She was lost due to a collision with the British steamship Teviot, north of Dieppe on December 3rd 1916, she carried a complement of 62 crew.
Today the wreck rests 33mtrs of water on her Port side, most of her plating has eroded exposing for all to see. Large piles of munitions lay scattered in the wreckage alongside her guns, 2 large prop shafts bend their way along the length of the wreckage and the marine life is amazing – click the ships name to watch the video.
4,035 gross tons, length 386.5ft x beam 41ft, one funnel, three masts, iron hull, single screw, speed 12 knots. Accommodation for 50-1st and 1,200-3rd class passengers. Built 1884 by Chantiers & Ateliers de la Gironde, Bordeaux for the Bordeaux Line, she started her maiden voyage from Bordeaux on 26th Feb.1884 but her rudder was disabled and she arrived at Halifax under tow by the Anchor Line ship CALEDONIA and eventually reached New York on 27th May. Her last Bordeaux – New York voyage was made in July 1888 and she was then chartered to the French Line for their Bordeaux – Havana – Vera Cruz service. On 28th Apr.1889 she was sunk in the English Channel in collision with British ship MANORA.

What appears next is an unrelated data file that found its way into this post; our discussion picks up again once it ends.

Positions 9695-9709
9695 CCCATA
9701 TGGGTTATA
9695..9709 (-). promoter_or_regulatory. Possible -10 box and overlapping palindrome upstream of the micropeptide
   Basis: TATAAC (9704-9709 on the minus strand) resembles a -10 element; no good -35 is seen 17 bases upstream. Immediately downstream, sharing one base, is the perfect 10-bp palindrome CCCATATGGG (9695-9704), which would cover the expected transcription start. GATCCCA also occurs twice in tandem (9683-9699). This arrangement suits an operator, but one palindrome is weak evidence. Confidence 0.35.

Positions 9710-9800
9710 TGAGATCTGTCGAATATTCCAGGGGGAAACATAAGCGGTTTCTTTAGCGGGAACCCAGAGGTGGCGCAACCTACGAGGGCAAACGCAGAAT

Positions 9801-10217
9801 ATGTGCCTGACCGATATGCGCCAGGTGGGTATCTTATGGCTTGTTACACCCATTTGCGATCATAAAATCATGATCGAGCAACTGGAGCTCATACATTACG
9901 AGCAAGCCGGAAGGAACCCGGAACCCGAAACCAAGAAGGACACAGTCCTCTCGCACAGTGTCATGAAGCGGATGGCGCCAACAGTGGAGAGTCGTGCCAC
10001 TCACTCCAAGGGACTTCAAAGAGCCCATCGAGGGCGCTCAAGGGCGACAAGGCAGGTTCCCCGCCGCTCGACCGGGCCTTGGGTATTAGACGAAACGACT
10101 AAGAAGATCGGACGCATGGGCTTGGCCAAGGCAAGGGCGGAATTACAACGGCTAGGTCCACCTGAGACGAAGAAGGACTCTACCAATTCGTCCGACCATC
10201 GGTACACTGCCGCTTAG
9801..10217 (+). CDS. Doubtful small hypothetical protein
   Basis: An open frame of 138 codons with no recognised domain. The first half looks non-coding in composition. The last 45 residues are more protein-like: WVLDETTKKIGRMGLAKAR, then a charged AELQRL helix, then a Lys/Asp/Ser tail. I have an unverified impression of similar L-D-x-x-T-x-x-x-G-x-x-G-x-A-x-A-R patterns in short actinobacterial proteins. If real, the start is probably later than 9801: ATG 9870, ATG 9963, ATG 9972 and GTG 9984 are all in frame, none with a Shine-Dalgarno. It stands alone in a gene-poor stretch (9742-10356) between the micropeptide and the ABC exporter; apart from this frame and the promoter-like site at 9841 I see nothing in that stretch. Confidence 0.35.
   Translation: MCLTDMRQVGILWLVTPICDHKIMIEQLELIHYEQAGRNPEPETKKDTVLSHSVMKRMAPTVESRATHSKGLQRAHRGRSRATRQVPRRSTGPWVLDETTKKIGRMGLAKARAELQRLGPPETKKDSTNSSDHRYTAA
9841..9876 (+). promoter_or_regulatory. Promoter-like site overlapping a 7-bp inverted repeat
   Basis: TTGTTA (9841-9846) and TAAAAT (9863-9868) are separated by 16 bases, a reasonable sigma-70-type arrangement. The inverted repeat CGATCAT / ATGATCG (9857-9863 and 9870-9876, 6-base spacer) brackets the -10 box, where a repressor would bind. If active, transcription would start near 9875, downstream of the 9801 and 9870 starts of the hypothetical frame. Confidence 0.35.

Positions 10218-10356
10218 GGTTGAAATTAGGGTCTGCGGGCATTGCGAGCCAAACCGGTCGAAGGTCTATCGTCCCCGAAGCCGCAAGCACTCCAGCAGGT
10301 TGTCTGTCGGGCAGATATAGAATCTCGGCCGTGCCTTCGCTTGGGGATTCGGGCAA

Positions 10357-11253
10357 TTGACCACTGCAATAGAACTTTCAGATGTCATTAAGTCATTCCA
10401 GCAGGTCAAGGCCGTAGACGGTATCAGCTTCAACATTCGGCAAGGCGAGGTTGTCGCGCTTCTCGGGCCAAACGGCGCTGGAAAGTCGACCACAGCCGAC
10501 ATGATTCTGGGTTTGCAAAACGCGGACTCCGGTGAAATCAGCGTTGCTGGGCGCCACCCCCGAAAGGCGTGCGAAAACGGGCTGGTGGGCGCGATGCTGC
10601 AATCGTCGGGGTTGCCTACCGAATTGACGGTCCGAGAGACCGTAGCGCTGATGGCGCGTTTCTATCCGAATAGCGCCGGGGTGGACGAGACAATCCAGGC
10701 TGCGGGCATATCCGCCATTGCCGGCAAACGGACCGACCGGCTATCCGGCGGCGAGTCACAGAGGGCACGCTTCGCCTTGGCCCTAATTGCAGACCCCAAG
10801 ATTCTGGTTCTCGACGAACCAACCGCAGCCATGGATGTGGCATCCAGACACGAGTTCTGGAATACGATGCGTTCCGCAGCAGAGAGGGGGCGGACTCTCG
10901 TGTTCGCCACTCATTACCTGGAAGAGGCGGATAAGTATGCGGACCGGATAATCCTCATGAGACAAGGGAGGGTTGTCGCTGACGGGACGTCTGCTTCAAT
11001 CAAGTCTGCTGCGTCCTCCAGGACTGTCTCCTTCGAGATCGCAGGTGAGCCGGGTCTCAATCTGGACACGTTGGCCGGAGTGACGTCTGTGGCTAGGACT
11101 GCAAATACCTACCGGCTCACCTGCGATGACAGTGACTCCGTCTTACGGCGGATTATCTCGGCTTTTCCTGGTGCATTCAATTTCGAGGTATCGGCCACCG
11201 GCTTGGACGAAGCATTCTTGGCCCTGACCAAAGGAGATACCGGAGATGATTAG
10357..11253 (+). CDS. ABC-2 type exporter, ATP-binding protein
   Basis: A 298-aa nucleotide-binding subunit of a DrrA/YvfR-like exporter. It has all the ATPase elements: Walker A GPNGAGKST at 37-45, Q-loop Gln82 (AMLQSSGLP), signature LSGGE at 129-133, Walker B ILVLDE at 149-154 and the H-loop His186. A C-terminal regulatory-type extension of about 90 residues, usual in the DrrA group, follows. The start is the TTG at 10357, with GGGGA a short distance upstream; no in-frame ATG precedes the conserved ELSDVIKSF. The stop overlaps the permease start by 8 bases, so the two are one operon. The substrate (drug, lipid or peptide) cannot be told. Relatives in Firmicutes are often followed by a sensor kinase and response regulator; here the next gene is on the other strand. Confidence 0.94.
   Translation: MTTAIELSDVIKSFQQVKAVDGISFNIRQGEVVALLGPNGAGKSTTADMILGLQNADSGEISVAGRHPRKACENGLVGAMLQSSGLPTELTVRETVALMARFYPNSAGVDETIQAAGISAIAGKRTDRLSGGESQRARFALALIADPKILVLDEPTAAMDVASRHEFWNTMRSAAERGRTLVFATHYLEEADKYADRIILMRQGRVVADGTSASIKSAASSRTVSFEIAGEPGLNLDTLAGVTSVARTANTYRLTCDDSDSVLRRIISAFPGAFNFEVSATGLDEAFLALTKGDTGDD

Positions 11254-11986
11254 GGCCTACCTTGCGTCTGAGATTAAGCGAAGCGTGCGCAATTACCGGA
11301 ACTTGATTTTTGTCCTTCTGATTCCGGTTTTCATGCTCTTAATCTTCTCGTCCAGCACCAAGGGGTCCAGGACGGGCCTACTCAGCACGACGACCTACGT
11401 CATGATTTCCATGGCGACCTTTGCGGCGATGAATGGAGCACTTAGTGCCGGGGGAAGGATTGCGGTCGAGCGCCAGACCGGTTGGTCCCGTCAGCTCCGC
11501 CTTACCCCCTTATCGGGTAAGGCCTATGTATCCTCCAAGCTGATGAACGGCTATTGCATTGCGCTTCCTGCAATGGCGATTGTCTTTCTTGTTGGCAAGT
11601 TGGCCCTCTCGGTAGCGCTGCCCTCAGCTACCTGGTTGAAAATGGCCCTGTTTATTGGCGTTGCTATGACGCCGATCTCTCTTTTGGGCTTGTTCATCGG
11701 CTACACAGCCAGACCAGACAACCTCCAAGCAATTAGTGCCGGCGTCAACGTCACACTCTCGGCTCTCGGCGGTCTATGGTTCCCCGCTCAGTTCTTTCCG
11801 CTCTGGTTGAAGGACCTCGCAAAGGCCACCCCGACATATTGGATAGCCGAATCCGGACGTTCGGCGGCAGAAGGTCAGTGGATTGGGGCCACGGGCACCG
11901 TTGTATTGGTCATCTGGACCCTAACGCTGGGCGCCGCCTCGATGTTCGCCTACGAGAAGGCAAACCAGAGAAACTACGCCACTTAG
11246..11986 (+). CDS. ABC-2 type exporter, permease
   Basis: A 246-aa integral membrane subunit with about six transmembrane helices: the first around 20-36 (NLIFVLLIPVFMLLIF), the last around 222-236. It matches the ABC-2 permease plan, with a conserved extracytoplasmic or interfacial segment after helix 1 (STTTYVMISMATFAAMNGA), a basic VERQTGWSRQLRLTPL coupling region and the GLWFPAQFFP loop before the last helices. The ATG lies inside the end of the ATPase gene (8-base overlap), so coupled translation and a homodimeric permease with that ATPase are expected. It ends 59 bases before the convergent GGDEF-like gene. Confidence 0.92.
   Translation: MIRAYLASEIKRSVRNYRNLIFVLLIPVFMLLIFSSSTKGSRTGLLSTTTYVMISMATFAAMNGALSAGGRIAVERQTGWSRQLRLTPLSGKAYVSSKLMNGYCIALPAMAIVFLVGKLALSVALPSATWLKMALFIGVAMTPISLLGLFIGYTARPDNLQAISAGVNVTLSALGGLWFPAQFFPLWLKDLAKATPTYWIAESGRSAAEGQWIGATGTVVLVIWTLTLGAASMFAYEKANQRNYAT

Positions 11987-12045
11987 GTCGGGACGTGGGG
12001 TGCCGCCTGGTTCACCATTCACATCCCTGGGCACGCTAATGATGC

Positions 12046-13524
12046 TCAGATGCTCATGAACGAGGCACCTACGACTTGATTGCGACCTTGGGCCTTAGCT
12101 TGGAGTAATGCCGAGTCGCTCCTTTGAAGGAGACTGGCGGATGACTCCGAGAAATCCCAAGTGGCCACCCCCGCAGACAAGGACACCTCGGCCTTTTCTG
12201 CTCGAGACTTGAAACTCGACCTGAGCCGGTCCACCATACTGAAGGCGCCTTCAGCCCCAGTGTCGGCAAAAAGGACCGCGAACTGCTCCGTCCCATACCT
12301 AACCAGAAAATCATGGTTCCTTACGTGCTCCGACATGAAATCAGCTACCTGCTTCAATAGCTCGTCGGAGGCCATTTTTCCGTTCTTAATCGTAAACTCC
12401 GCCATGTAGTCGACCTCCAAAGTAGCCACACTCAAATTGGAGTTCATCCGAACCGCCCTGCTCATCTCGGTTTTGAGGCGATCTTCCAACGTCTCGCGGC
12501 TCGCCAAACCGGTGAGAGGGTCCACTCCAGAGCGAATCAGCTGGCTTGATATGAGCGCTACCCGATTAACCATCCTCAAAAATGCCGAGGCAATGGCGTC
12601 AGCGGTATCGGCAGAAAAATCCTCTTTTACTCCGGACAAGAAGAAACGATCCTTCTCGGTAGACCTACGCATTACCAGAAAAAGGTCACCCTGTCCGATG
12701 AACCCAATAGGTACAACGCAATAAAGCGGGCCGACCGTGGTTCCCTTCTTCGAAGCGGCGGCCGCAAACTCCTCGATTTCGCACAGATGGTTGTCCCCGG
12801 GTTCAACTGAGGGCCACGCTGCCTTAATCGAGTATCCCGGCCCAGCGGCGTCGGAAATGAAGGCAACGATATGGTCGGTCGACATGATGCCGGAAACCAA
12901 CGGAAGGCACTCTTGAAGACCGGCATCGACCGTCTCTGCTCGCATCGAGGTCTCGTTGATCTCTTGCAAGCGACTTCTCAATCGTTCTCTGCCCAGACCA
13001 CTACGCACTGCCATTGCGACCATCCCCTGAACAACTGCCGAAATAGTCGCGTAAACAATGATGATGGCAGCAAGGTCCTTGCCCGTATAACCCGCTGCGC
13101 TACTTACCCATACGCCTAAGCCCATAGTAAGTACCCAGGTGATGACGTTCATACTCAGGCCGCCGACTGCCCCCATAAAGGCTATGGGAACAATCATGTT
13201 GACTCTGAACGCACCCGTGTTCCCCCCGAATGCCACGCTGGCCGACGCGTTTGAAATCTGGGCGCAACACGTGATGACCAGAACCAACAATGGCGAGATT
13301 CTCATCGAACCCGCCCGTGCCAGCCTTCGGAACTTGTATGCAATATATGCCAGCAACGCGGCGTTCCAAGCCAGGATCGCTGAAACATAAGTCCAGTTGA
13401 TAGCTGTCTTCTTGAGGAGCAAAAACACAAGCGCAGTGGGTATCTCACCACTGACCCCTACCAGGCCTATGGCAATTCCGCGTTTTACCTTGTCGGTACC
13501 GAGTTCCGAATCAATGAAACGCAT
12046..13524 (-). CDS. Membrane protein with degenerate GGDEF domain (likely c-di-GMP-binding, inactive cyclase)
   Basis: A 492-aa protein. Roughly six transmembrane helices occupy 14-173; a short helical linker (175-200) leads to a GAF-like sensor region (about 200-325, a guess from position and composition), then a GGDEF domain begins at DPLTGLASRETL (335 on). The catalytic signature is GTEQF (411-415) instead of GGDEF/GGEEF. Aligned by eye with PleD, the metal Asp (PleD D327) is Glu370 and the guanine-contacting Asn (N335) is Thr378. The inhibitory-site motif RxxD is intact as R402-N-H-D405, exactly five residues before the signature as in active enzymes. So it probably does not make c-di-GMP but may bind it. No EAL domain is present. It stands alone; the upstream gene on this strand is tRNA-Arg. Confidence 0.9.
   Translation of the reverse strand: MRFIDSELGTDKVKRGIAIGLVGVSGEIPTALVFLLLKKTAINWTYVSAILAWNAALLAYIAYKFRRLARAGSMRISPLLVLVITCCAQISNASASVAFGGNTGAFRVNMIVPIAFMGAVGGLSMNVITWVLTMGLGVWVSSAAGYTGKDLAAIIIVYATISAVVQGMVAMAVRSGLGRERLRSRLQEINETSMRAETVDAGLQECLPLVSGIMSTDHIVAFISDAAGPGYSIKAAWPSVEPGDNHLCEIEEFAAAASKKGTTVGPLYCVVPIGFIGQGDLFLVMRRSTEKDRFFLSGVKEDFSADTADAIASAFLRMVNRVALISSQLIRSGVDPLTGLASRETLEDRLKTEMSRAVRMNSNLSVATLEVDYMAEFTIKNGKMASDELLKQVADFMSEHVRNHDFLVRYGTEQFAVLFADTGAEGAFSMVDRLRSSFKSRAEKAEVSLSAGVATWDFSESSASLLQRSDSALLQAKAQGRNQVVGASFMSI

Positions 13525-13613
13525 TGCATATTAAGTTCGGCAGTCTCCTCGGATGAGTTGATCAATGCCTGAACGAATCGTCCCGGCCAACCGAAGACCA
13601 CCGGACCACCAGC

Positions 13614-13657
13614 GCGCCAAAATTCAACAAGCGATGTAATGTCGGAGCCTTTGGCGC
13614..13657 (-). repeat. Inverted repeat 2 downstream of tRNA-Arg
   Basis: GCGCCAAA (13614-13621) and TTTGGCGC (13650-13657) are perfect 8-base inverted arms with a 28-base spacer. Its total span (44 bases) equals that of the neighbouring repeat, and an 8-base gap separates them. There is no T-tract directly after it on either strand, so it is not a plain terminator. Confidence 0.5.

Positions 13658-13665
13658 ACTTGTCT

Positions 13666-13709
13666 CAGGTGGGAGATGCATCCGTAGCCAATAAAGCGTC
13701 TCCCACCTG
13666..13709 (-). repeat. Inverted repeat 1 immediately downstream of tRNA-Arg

The Chateau Margaux lies 24miles north from Dieppe in 41mtrs at high water & rests on her starboard side, the bow and stern are the highest points with the middle of the ship collapsed down to the seabed but still quite open and exposing her 4 large boilers. The fish life on this wreck is incredible but strangely no congers The seabed is a fine white shingle shell giving good visability.
Braga 1938 – The Norwegian ship Braga built in 1938, she was 87mtrs long 13mtrs wide and had a draft of 6mtrs, departed Dieppe harbour on 7th Febuary 1961 and headed out to sea, but whilst she was leaving she struck the harbour wall and unbeknown to her, she had made a hole in her hull. The ingress of water must have been quite slow as she managed to get some 20 miles offshore before she sank.